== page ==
Placebo by proxy: the effect of parents’ beliefs on therapy for children’s temper tantrums
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A placebo by proxy effect occurs when a patient’s response to therapy, assessed either objectively or subjectively, is affected by the behavior of other people who know that the patient is undergoing therapy. We recruited 58 children aged 2–5 years who reported frequent tantrums and examined the effect of a pharmacologically inert substance (flower essence) that is purported by the manufacturers to reduce temper tantrums. Tantrum frequency, tantrum severity, and parental mood were measured on 5 occasions over 8 days before treatment and on a further 5 occasions over 10 days after the start of treatment. Compared to the period before treatment, there was a continuing reduction in tantrum frequency (p = .002) and severity (p = .003) over the 8 days of placebo treatment. There were significant day-to-day correlations between parents’ mood and tantrum frequency (r = .23) and severity (r = .19). Children’s response to treatment for tantrums is associated with the beliefs and mood of the adult carer. We cannot say whether tantrum reduction was due to objective changes in child behavior, changes in parental perception, or both, but both are clinically important changes.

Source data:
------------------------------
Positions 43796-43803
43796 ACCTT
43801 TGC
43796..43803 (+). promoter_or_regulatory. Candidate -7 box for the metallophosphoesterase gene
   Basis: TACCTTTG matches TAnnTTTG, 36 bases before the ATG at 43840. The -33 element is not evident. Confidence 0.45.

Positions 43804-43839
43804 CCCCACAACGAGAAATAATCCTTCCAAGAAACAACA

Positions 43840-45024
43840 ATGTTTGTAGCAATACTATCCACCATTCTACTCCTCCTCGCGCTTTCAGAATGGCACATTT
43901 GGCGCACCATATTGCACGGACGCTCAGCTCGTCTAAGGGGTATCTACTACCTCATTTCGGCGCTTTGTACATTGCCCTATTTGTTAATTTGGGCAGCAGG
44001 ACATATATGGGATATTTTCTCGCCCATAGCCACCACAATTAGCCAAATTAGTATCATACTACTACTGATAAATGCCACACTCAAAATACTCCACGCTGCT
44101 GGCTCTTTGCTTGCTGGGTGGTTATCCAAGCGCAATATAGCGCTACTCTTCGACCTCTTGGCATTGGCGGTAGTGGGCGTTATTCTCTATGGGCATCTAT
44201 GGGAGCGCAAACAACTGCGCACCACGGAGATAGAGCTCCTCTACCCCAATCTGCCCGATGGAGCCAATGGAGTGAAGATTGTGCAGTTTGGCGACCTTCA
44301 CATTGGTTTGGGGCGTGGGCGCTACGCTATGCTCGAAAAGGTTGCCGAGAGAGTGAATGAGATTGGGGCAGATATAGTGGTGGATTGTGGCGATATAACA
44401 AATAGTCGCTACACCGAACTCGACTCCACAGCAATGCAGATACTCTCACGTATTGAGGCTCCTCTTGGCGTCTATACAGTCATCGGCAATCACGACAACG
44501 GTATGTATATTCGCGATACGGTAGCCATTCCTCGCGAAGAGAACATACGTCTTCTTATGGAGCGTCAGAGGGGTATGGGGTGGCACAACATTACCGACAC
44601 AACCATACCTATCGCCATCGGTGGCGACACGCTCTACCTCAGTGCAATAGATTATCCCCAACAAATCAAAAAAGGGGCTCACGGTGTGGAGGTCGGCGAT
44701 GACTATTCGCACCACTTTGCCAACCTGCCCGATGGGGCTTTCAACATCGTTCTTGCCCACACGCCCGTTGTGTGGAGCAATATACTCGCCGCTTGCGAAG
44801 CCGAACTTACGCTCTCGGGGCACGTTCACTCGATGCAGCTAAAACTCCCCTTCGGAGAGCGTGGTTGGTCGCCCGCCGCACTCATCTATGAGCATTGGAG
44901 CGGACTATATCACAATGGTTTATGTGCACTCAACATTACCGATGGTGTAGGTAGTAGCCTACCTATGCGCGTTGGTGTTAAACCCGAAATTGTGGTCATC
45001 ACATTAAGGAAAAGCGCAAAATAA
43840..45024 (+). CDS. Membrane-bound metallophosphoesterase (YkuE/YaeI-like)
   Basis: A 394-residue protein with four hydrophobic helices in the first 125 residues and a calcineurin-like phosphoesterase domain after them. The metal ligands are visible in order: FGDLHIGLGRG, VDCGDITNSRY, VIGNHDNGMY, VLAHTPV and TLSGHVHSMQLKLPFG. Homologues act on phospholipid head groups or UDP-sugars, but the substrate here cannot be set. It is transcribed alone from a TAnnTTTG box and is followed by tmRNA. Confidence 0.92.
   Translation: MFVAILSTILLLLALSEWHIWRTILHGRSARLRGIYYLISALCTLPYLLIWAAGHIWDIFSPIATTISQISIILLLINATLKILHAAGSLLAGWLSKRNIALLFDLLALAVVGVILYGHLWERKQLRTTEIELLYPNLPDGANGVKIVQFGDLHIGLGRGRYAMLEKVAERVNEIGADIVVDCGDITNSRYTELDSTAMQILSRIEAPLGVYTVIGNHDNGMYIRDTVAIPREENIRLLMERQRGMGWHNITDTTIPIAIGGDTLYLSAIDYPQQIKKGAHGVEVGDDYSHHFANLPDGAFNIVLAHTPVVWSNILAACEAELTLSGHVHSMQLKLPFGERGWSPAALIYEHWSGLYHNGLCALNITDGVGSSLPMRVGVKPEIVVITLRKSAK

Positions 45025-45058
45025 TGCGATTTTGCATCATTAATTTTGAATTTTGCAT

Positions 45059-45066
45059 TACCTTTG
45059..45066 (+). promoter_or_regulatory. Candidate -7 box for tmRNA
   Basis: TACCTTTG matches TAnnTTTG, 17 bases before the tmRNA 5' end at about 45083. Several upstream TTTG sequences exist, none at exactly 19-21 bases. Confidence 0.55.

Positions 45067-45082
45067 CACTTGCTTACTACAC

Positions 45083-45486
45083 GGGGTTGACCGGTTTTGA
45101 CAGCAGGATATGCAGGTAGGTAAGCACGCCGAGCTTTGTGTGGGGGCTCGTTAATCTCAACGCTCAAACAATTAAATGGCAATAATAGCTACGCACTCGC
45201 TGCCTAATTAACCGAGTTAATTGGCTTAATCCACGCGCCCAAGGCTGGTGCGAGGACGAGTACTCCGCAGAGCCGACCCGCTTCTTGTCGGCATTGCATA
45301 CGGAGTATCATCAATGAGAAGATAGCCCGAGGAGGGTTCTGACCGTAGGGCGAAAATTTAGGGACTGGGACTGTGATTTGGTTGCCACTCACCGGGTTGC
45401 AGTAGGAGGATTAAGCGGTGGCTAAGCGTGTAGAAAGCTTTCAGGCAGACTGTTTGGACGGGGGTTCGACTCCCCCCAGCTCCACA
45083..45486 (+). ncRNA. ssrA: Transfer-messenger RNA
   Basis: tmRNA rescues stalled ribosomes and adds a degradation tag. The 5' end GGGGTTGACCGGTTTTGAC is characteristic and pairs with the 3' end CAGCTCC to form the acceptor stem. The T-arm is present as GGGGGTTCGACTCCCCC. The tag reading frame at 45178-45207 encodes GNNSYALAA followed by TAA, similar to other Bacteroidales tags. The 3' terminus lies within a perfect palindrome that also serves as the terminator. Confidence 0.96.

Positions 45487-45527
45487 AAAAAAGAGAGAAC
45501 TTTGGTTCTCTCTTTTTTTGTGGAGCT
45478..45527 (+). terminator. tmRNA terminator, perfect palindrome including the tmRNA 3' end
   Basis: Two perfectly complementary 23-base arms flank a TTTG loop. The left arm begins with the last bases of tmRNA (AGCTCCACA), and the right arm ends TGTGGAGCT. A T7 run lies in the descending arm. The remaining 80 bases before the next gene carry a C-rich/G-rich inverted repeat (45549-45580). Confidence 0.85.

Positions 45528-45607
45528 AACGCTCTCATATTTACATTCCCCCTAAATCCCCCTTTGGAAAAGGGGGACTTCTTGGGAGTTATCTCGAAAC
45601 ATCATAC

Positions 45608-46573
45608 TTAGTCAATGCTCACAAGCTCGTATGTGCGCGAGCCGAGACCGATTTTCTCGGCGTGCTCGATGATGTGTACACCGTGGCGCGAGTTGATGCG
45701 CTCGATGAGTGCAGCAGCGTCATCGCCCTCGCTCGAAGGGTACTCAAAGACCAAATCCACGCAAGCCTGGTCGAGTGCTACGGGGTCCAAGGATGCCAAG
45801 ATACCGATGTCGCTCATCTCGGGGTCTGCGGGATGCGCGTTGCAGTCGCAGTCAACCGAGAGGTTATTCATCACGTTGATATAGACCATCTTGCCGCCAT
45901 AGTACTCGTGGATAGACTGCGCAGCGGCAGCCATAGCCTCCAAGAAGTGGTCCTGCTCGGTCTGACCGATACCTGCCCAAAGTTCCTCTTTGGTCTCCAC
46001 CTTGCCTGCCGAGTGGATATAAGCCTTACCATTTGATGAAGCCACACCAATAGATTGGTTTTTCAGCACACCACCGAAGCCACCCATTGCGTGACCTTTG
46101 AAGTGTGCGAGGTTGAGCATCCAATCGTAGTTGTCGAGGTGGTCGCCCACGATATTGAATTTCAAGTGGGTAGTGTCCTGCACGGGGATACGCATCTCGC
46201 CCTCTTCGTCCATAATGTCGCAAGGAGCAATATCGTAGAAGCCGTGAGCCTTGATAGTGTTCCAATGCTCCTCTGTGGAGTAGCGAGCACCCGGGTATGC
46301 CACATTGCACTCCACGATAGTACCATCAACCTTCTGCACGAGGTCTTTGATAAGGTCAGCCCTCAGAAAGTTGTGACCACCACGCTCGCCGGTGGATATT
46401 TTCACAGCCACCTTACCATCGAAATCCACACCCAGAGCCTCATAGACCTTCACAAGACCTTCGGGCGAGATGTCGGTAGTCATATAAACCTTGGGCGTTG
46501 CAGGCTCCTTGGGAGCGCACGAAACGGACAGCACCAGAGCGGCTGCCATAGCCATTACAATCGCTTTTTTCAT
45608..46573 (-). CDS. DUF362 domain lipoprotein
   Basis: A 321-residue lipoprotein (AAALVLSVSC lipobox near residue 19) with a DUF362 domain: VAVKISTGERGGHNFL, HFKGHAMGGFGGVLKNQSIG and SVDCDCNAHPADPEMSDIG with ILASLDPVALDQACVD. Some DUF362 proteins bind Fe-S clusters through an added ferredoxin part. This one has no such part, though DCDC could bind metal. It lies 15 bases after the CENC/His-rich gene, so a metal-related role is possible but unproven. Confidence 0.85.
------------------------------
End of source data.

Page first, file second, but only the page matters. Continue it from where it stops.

KeywordsPlacebo Children Tantrums Parent
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